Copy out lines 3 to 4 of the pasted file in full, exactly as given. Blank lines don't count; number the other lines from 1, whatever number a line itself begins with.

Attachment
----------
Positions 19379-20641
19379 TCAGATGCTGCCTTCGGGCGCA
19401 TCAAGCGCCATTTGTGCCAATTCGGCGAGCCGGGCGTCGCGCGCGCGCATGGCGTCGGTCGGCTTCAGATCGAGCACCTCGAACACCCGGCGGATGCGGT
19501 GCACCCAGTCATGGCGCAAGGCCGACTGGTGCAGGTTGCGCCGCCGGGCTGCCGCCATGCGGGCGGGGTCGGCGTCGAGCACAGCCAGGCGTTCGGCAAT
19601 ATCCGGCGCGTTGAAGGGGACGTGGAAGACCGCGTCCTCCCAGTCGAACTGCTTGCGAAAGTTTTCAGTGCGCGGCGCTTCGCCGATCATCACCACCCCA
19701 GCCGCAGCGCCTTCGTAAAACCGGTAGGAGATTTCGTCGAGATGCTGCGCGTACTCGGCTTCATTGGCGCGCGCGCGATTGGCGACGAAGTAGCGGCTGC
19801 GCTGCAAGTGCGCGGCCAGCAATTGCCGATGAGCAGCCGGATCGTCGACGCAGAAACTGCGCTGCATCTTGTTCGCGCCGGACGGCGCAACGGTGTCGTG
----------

19401 TCAAGCGCCATTTGTGCCAATTCGGCGAGCCGGGCGTCGCGCGCGCGCATGGCGTCGGTCGGCTTCAGATCGAGCACCTCGAACACCCGGCGGATGCGGT
19501 GCACCCAGTCATGGCGCAAGGCCGACTGGTGCAGGTTGCGCCGCCGGGCTGCCGCCATGCGGGCGGGGTCGGCGTCGAGCACAGCCAGGCGTTCGGCAAT